"A lot of Indians were in this too, like myself," said Richardson, who described himself as Cherokee.
The monument was moved to 20th and the Parkway in 1994, after a committee worked to raise money to restore it and move it from its former location, tucked away in near-obscurity for 60 years behind Memorial Hall in Fairmount Park.
"It’s a great day to remember heroes of color, like the Tuskegee Airmen, or Navy Cook Third-Class Doris Miller [a Pearl Harbor hero] or the slaves and the freed who fought in wars spanning from the American Revolution to the Civil War to the wars in Afghanistan and Iraq," Mayor Nutter told the crowd.
"It is our duty and our honor to never let those brave military members, the men and women who wore the uniform, the sailors and airmen and the others that died in battle, they can never be forgotten and they will not be forgotten.
“This memorial was somewhere else not too long ago and now it is on one of the most prominent boulevards of anywhere in the City of Philadelphia, where it rightly should be, and we, as a city, must do a better job of making sure as people, whatever they come to see, that they know what this spot is about, that they know what this memorial is about, that they understand the history and the people behind it."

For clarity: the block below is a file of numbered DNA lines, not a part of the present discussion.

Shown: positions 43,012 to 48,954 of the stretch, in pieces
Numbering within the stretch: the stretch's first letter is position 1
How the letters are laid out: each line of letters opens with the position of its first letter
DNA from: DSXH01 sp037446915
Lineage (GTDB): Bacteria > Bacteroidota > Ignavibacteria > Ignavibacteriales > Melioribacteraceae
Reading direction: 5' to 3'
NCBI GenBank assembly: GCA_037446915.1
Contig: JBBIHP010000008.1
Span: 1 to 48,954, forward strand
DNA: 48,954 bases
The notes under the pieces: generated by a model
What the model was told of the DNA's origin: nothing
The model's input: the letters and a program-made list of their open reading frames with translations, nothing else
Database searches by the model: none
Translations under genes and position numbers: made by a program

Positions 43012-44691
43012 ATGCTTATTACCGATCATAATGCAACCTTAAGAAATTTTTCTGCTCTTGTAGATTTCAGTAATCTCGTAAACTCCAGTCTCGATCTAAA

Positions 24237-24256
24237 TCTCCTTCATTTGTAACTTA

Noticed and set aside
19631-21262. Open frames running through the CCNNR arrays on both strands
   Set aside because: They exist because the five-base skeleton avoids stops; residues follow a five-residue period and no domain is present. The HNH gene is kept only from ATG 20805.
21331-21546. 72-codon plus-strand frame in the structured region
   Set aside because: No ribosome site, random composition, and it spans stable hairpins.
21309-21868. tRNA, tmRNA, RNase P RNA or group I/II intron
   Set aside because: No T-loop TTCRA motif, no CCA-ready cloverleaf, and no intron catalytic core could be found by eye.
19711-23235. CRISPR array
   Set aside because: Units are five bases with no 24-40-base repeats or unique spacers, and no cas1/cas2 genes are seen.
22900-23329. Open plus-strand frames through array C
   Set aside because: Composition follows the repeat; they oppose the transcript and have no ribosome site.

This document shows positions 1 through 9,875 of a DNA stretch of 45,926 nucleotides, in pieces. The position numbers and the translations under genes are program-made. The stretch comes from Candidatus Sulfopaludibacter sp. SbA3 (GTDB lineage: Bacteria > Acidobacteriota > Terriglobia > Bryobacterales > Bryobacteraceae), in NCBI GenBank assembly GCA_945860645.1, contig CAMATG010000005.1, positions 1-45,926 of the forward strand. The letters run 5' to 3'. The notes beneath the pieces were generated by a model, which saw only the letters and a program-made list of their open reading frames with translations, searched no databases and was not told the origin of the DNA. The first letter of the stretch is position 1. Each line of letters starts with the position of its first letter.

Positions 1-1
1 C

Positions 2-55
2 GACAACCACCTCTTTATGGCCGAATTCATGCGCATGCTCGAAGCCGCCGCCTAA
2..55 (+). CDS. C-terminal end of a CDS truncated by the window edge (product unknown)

A woman who lives in the area, who gave her name as Cynthia, said she walks by the monument on her way to grocery shopping all the time and "I never paid attention to it. I just though it was just another park."
When she heard the statue had once been hidden from view because city officials in the 1930s refused to place a monument to colored soldiers near the Parkway, Cynthia said, "I’m moved to tears over this. I’m genuinely moved."
Michael Roepel, president of the Committee to Restore and Relocate the All Wars Memorial to Colored Soldiers and Sailors, said the group would now raise money to pay for maintaining the monument for another 30 years.
Contact Valerie Russ at 215-854-5987 or email@example.com.